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What is Colorectal Cancer?

The colon and rectum are part of the digestive tract and together make up the large intestine. Colorectal Cancer (cancer of the Colon or Rectum) begins as a small growth in the lining of the colon or rectum. These grape-like growths may eventually form malignant, or cancerous, tumors. It is not known exactly what causes Colorectal Cancer, but there are certain risk factors that increase one's probability of developing it.  


The Second Leading Cancer Killer

Colorectal cancer is the second leading cancer killer in the U.S. But if everyone 50 or older had regular screening tests, at least one third of deaths from this cancer could be avoided. 


Who Gets Colorectal Cancer?

Colorectal cancer occurs most often in people age 50 and older. The risk increases with age. Both men and women can get colorectal cancer.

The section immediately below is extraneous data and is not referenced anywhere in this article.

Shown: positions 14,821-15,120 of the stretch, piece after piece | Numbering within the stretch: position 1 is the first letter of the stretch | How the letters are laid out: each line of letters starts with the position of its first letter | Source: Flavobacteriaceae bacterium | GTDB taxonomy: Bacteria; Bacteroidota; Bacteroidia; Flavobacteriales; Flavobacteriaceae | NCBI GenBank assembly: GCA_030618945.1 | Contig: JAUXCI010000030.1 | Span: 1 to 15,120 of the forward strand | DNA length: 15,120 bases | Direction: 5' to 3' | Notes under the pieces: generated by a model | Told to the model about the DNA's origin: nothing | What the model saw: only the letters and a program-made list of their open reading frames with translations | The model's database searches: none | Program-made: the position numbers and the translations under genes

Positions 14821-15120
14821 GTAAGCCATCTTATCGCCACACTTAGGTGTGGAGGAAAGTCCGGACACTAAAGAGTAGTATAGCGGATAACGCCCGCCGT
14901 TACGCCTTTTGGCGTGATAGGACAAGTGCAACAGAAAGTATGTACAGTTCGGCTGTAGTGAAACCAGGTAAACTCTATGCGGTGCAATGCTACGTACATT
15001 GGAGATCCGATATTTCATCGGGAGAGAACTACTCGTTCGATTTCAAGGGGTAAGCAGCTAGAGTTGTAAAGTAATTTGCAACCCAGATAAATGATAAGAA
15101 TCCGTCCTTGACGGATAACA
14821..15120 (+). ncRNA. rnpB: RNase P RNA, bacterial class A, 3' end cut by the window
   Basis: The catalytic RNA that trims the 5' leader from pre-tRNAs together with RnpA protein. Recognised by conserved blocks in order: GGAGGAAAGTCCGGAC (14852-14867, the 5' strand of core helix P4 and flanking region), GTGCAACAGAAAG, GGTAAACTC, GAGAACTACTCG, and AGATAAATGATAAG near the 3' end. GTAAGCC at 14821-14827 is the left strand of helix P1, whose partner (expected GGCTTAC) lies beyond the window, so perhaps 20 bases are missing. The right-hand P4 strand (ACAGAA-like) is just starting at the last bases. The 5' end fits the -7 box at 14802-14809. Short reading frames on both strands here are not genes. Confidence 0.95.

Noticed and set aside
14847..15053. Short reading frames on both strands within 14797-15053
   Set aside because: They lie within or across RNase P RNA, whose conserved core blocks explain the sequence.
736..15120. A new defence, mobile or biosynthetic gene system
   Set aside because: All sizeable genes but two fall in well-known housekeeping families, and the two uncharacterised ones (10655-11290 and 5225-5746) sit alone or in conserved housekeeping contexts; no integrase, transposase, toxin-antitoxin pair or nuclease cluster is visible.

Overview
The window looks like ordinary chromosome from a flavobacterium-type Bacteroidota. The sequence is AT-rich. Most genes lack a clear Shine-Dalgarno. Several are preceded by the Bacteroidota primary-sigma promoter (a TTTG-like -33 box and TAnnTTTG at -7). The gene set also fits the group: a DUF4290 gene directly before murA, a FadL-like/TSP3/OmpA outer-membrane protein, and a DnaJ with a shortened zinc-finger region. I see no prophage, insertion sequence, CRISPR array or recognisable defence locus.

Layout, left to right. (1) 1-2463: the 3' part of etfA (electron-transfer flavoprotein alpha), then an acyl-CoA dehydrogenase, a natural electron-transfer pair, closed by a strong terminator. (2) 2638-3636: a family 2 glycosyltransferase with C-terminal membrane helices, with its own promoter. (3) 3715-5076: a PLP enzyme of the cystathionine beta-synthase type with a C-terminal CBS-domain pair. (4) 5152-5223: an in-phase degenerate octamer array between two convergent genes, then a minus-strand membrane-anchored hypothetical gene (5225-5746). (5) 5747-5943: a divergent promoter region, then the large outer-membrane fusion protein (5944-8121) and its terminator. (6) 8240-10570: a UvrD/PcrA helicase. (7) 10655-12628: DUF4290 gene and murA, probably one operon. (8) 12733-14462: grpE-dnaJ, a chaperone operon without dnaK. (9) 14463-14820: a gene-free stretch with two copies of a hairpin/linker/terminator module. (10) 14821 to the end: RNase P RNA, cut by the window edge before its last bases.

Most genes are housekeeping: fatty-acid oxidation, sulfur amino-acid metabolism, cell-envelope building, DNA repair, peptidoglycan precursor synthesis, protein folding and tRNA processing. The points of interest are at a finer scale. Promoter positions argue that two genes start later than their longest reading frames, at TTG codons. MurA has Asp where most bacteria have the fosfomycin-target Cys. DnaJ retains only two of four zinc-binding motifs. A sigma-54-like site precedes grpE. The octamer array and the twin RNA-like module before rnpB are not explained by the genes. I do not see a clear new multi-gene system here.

Are You at High Risk?

Your risk for colorectal cancer may be higher than average if you or a close relative have had colorectal polyps or cancer or if you have inflammatory bowel disease. Speak with your doctor about having earlier or more frequent tests if you think you're at high risk for colorectal cancer.

We invite you to explore this section to learn more about colon cancer, its prevention, screening, and research developments.


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